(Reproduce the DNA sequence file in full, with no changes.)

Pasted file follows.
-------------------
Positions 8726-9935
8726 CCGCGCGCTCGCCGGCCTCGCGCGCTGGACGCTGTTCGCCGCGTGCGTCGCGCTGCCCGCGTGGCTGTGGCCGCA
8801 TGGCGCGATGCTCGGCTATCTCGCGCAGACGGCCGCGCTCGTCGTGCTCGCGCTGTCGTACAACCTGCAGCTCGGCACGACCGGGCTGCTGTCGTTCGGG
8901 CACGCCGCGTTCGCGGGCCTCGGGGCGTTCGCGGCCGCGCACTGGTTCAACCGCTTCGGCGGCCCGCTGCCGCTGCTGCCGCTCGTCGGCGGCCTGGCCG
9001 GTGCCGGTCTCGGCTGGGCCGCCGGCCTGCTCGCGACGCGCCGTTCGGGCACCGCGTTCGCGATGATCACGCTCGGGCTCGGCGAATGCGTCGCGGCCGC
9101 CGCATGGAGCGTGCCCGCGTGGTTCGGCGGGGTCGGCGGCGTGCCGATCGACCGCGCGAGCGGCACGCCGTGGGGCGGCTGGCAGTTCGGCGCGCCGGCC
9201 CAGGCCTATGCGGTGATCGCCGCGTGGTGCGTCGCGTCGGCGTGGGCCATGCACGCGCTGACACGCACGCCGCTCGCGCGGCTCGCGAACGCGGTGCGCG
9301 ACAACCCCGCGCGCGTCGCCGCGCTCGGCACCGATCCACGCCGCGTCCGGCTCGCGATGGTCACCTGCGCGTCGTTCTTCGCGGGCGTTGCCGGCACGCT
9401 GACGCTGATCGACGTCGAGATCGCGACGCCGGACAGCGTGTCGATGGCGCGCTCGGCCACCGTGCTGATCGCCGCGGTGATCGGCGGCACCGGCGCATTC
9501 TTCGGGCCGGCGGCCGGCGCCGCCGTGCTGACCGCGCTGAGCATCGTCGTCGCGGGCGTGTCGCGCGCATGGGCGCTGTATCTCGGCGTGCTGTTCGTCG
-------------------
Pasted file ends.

Positions 8726-9935
8726 CCGCGCGCTCGCCGGCCTCGCGCGCTGGACGCTGTTCGCCGCGTGCGTCGCGCTGCCCGCGTGGCTGTGGCCGCA
8801 TGGCGCGATGCTCGGCTATCTCGCGCAGACGGCCGCGCTCGTCGTGCTCGCGCTGTCGTACAACCTGCAGCTCGGCACGACCGGGCTGCTGTCGTTCGGG
8901 CACGCCGCGTTCGCGGGCCTCGGGGCGTTCGCGGCCGCGCACTGGTTCAACCGCTTCGGCGGCCCGCTGCCGCTGCTGCCGCTCGTCGGCGGCCTGGCCG
9001 GTGCCGGTCTCGGCTGGGCCGCCGGCCTGCTCGCGACGCGCCGTTCGGGCACCGCGTTCGCGATGATCACGCTCGGGCTCGGCGAATGCGTCGCGGCCGC
9101 CGCATGGAGCGTGCCCGCGTGGTTCGGCGGGGTCGGCGGCGTGCCGATCGACCGCGCGAGCGGCACGCCGTGGGGCGGCTGGCAGTTCGGCGCGCCGGCC
9201 CAGGCCTATGCGGTGATCGCCGCGTGGTGCGTCGCGTCGGCGTGGGCCATGCACGCGCTGACACGCACGCCGCTCGCGCGGCTCGCGAACGCGGTGCGCG
9301 ACAACCCCGCGCGCGTCGCCGCGCTCGGCACCGATCCACGCCGCGTCCGGCTCGCGATGGTCACCTGCGCGTCGTTCTTCGCGGGCGTTGCCGGCACGCT
9401 GACGCTGATCGACGTCGAGATCGCGACGCCGGACAGCGTGTCGATGGCGCGCTCGGCCACCGTGCTGATCGCCGCGGTGATCGGCGGCACCGGCGCATTC
9501 TTCGGGCCGGCGGCCGGCGCCGCCGTGCTGACCGCGCTGAGCATCGTCGTCGCGGGCGTGTCGCGCGCATGGGCGCTGTATCTCGGCGTGCTGTTCGTCG